Now my only concern is going to be what effect having lots of small graphics for the map will be like as opposed to having a single graphic that I’ve made elsewhere and imported. I’m using .png format graphics, so they should be reasonably swift but I’ll report when I start using them in anger. The other difference is that the group is currently five players plus myself, as opposed to the eight or so that the previous Wartorn Campaign had – I’m hoping this imposes a much lower hit on bandwidth and loading times.

Texted by the Government

Although they started making noises about it a few years ago, the UK government never actually got round to making any kind of formal emergency messaging system work. The cynical among us might think that because no one was lined up to get rich out of it that it never got the real push it needed – rather than being concerned that it would be a really sensible thing for a government to do to disseminate important information.

Compare this with South Korea, The United States, or the Netherlands for example. South Korea has been so aggressive in its development and adoption of it that they have reportedly been able to communicate the movements of infected people on their way to get tested or quarantined to minimise potential harm to others.

But no, here in the UK the govt had to ask the four major phone providers to send a text on their behalf to tell me to stay at home, just in case I hadn’t noticed the news in any way, shape, or form.

If it helps focus minds, then good, it’s better than nothing, but I’m already hearing from people whose phones flagged it as spam or suspected phishing attempts. That does not bode well.

About Last Night

With isolation looming for many of us, a group of us self-confessed geeky queers set up a Discord server last night and started playing Cards Against Humanity.

The carnage was livestreamed on the Book of Faces for a while, and I have to say it was a wonderful three hours of letting our collective hair down and laughing at the world. My cheeks have not ached from grinning so much in ages.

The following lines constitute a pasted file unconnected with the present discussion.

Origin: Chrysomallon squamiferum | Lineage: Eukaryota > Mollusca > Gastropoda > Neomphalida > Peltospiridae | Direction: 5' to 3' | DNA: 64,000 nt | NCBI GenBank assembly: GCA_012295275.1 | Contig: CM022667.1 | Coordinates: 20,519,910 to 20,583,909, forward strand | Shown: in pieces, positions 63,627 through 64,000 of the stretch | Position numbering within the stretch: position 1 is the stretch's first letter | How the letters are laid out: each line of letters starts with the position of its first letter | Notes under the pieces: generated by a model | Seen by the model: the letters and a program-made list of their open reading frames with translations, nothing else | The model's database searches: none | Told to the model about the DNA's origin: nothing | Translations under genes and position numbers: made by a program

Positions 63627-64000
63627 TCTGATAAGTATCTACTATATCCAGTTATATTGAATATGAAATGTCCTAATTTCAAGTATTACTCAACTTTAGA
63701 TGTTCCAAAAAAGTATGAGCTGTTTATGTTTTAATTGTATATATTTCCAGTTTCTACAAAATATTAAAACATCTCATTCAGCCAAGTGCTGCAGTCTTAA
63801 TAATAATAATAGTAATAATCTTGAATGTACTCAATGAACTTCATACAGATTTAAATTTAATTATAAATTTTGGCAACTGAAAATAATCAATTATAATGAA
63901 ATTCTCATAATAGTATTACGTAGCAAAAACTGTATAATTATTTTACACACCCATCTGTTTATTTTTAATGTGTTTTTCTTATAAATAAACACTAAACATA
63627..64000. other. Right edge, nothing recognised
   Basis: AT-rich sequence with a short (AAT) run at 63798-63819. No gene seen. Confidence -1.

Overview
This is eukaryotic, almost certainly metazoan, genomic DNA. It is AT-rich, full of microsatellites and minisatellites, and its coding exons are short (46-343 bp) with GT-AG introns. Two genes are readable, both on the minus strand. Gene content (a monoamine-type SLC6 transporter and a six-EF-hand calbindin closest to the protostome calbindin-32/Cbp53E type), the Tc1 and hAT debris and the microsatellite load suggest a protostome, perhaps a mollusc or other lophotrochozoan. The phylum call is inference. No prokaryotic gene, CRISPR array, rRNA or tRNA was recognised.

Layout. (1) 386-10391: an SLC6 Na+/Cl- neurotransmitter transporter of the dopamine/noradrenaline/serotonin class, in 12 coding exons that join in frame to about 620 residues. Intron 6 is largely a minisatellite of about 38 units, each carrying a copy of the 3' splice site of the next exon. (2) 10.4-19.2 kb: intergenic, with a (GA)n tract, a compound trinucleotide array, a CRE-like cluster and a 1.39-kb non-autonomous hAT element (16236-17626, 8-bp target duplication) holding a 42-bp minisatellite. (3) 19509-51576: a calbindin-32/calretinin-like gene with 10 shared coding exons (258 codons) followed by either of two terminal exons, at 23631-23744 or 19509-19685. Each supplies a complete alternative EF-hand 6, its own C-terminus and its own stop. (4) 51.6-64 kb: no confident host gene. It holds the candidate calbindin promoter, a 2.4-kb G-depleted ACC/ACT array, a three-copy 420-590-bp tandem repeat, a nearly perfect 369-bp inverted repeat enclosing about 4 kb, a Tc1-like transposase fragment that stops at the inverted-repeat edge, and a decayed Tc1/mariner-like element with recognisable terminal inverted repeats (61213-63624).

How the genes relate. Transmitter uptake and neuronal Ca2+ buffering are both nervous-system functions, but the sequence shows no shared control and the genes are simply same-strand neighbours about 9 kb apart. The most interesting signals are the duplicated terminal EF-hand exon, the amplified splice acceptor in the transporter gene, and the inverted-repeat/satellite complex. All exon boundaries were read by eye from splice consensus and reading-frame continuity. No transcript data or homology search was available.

Even with the coughing fits and pauses where we had to battle for bandwidth with everyone else using the site it was a great morale boost. It was exhausting, but much needed. Here’s to more, and I think there will be.

With all the worries and upsets around us, having a safe space to unwind is going to be all the more important, and this allows us to keep and make connections even as health dictates we keep our distance. I’d say it may even keep us sane, but that does seem like tempting fate.

Friday already?

My bank have made a recent change that I both like and find irritating. They’ve stopped factoring my small agreed overdraft into the display of my available funds. It’s a small thing but I applaud it as a tool for making me have to think before using it.

There’s also an automated text to notify me if I do use it, and offering the carrot of not paying charges etc if I go back into credit by a certain time in the evening. You get the idea.

This morning I was moderately tickled to see I’d gone five pounds in to my overdraft yesterday, and received the expected text, then another text when I didn’t meet the deadline, promising more charges for as long as I was in the overdraft. Then within minutes of that my pay went into the account – and silence has fallen.

Must be a Friday

Congratulations On Being Alive

There’s a whimsical note to this as it isn’t as grim as it might sound. On my phone I have set a target of a certain number of steps and minutes of activity, all of which is measured by the accelerometer and interpreted by my health app.

Activity can count as running, brisk walking, or anything other than a gentle amble, and so I can aim at some degree of cardio exercise even if I’m just shifting stock or floor walking with customers at work.

My phone of course likes to congratulate me on achieving these targets, and so little notifications appear on my phone when I meet or exceed them, followed by a roundup nearer the end of the evening.

As the font is a little on the small and cluttered side, I therefore keep misreading Congratulations on being Active, as a sarcastic and/or passive-aggressive snipe about still being alive.

I’m reasonably sure my phone isn’t actually trying to kill me.

There’s An App For That

Every now and then I like to have a wander through the app store on my Android and see some of the oddly specific programs that people have produced. Sometimes I even try them out. There’s a rare few that find an instant niche and stay, I on my phone for any length of time – and these tend to be either writing tools or means of organising my time. Like many of us I lend weight to recommendations from people I know as well – after all, if someone has enjoyed or found useful an app enough to tell me that they think I’ll have a specific use for it then it would be rude and unappreciative of their time and thought not to at least spend a few moments to consider it.